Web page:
When daily deals operator Groupon filed for its initial public stock offering back in June, looking to raise about $175 million in operating capital, some industry watchers were valuing the company in the $20 to $25 billion range. However, in the intervening weeks, some of the luster seems to have worn off the company: Groupon was forced to admit that it’s not actually making any money, and now the company’s valuation is dropping fast, with the Wall Street Journal quoting IPO analysts (subscription required) that the company’s value is more likely in the $5 to $10 billion range.
The valuation decline is the latest stumble for the daily deals pioneer, which was also forced to restate its reported revenues after the Security and Exchange Commission objected to its accounting methods. Groupon had been reporting its revenue as all the monies it received from customers; the SEC required the firm to restate its revenue as everything it received from customers after merchant fees had been paid.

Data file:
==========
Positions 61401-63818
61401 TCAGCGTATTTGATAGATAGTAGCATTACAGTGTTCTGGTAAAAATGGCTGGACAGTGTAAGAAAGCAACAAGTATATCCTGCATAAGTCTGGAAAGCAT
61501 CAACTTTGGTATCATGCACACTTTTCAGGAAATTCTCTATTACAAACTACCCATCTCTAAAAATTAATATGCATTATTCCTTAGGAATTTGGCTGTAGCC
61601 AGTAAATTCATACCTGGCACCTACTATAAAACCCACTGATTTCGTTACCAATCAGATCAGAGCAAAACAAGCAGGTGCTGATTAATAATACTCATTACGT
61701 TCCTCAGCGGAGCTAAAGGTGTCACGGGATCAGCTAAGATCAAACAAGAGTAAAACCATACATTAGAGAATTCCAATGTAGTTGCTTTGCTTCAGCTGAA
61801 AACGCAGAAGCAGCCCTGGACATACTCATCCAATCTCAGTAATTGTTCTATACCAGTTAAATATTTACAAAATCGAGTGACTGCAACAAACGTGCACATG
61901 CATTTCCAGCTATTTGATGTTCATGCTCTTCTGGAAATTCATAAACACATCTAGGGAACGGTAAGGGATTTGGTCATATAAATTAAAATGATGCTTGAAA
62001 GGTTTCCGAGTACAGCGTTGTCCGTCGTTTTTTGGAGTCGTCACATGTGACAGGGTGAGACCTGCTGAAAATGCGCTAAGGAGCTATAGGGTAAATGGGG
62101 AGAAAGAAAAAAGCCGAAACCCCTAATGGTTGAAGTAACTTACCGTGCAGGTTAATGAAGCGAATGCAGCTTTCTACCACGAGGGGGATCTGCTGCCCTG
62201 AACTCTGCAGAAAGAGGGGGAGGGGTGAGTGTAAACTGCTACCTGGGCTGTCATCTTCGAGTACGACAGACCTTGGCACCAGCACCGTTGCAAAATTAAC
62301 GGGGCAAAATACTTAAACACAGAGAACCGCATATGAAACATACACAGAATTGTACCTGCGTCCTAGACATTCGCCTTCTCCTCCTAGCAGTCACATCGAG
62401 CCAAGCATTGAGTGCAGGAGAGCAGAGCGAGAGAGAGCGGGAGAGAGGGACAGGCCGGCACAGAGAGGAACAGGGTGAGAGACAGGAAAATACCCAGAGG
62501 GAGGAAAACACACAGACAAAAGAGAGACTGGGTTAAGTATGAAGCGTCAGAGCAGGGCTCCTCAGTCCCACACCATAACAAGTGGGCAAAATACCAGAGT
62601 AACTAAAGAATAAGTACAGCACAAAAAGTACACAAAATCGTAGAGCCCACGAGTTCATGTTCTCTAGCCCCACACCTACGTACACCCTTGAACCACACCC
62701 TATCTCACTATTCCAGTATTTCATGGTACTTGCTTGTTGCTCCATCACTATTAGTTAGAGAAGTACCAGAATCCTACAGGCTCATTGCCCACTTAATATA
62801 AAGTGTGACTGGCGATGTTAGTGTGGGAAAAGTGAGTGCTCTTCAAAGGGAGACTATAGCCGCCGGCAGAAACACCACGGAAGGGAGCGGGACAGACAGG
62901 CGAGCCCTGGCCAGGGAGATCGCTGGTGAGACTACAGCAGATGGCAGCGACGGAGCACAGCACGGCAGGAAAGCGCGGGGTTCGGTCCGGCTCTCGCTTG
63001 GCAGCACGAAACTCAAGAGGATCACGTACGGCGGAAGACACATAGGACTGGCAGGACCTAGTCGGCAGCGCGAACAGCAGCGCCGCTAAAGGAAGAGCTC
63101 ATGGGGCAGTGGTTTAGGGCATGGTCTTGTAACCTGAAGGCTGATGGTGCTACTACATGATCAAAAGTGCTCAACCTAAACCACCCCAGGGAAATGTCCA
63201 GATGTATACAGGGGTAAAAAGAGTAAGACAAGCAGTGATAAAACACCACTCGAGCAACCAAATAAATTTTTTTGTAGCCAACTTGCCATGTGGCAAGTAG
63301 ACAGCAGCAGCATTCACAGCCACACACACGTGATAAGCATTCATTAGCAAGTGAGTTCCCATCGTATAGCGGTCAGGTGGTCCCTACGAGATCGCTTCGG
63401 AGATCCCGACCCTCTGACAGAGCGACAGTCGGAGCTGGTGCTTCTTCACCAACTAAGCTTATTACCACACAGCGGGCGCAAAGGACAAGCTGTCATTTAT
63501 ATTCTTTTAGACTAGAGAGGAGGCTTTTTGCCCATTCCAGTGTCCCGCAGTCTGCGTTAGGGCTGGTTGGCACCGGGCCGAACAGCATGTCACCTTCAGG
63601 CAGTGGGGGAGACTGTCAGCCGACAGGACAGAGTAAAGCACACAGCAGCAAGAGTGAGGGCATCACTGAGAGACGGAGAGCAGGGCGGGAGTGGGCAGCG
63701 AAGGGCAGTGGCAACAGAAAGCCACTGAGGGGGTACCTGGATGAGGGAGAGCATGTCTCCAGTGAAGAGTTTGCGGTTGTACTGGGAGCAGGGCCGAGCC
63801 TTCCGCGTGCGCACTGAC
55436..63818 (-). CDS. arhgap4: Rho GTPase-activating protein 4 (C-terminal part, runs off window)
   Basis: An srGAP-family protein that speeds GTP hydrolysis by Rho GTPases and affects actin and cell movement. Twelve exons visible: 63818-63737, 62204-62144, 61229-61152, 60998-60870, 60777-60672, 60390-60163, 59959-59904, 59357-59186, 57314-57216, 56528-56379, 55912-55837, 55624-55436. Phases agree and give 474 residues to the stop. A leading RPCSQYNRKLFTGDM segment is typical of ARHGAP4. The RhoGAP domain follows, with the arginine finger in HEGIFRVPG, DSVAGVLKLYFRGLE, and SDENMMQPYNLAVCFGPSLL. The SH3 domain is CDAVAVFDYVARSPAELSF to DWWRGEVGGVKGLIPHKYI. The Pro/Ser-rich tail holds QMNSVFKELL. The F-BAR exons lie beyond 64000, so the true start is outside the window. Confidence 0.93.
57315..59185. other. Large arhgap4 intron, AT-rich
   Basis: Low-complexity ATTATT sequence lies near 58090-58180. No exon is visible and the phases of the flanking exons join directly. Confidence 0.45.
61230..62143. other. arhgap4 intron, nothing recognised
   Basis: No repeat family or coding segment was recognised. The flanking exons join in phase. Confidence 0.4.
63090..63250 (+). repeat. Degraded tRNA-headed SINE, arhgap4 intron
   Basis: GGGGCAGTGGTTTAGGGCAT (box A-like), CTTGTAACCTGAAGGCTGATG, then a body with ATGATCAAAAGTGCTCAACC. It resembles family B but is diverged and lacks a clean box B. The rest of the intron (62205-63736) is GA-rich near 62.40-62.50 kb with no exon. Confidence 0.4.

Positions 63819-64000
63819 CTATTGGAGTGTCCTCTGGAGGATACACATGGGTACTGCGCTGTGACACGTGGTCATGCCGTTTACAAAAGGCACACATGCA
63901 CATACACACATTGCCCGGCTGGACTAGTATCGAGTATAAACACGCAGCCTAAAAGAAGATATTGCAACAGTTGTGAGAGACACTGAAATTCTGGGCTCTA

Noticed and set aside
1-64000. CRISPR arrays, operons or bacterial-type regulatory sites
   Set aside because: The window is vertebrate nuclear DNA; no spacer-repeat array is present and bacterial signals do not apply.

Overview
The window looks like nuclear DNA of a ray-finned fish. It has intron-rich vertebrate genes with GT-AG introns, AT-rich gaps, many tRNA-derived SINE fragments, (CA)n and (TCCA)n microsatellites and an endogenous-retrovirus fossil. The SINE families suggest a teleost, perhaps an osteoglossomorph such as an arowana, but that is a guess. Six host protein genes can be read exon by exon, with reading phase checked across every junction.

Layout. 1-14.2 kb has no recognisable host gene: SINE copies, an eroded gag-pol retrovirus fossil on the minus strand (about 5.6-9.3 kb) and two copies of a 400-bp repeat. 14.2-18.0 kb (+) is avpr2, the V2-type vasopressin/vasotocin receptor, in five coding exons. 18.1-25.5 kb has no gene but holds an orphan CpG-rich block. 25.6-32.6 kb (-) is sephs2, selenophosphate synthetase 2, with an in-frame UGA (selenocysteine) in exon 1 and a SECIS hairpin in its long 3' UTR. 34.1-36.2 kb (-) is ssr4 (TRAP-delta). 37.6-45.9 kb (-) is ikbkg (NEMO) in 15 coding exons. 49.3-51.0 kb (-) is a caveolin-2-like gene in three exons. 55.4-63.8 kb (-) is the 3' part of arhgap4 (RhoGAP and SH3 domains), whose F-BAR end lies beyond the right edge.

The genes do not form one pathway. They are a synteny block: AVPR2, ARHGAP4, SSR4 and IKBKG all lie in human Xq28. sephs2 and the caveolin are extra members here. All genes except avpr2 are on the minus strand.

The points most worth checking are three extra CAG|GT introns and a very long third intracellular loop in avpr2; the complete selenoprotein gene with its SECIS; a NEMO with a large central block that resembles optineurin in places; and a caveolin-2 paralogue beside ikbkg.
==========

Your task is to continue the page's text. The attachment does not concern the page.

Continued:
Although GroupOn has filed for its IPO, the company has yet to actually schedule a date for the offering. Analysts had expected the company to make its offering in September, but recent market declines made them hold off. Current estimates have the firm going to market in the next four to six weeks.
Groupon was the first successfully pioneer in the online daily deals space, selling time- and number-limited discounts and deals. However, Groupon is facing significant competition from the likes of Facebook, Google, and Amazon.